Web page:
Pope Issues Blistering Rebuke of Vatican Bureaucracy

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from The Wall Street Journal,

Denounces Living of Hypocritical Double Lives, Lusting for Power at All Costs.

Pope Francis launched his harshest criticism to date of the Vatican bureaucracy, likening it to an “ailing body,” and setting the stage for what is expected to be sweeping reform next year.

In his Christmas address on Monday to cardinals and senior officials attached to the Curia, the church’s Rome-based administrative apparatus, Pope Francis warned against “spiritual Alzheimer’s disease,” careerism and gossip.

The harsh critique grabbed wide attention, with the Religion News Service offering a headline that said, “Pope Francis to Curia: Merry Christmas, you power-hungry hypocrites.”

Pope Francis has broken new ground during his papacy in a range of areas, suggesting a more open approach to homosexuals, advocating a stronger role for women in the church, rebalancing the College of Cardinals to increase the weight of the emerging world, and helping support the reopening of relations between Cuba and the U.S.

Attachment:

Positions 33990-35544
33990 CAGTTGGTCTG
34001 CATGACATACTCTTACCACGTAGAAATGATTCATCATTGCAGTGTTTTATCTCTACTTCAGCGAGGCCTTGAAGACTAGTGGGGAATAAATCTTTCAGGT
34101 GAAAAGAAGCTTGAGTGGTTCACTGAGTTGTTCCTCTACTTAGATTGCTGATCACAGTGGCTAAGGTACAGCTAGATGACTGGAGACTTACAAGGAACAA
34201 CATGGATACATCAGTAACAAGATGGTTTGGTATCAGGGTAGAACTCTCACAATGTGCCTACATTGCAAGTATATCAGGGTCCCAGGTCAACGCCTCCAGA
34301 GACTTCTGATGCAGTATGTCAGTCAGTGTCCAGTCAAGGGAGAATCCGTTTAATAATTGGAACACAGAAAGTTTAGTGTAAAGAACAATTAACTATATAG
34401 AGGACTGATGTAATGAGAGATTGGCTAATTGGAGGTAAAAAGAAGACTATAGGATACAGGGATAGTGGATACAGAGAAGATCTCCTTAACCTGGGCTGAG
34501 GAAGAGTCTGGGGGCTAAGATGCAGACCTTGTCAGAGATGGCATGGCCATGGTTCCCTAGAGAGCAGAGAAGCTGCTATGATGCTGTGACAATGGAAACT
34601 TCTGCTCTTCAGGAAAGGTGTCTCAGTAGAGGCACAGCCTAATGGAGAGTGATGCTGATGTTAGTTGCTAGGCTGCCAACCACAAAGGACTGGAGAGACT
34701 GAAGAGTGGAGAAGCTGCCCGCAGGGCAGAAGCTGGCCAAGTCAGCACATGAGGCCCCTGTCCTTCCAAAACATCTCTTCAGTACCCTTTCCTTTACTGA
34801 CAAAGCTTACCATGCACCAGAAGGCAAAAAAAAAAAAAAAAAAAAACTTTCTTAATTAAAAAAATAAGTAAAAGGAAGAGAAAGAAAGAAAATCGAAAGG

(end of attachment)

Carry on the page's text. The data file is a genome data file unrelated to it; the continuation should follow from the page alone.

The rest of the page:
In a similar vein, the address to the Curia seemed to serve notice that he aggressively plans to take on the problems that have developed in the Vatican bureaucracy during the past decade from infighting among cardinals to embarrassing leaks.

The detailed critique of the Curia suggested that reforms will aim for greater transparency, greater efficiency and a more positive model for the Catholic Church at large.

The pope publicly takes on the fiefdoms within the Vatican, and seeks to break “the closed circles of power,” said Chad Pecknold, associate professor at the Catholic University of America. “It’s a full-on broadside to the heads of the Curia, but also the 3,000 staff…who suffer from the same problems.”

The pontiff’s remarks presented a colorful 15-point list of “diseases” from which the Curia suffers.

“He’s opening up a dialogue that never existed before and I think that’s a very healthy thing,” said Raymond Flynn, former U.S. ambassador to the Vatican, and a Catholic. “Some people will get their nose out of joint, but in the final analysis I think this makes the church stronger.”

Mr. Flynn said the frank talk will go over well with younger Catholics who will see “he’s inviting dialogue and a new way of looking at things.”Sometimes you have to be provocative to really get people’s attention.”

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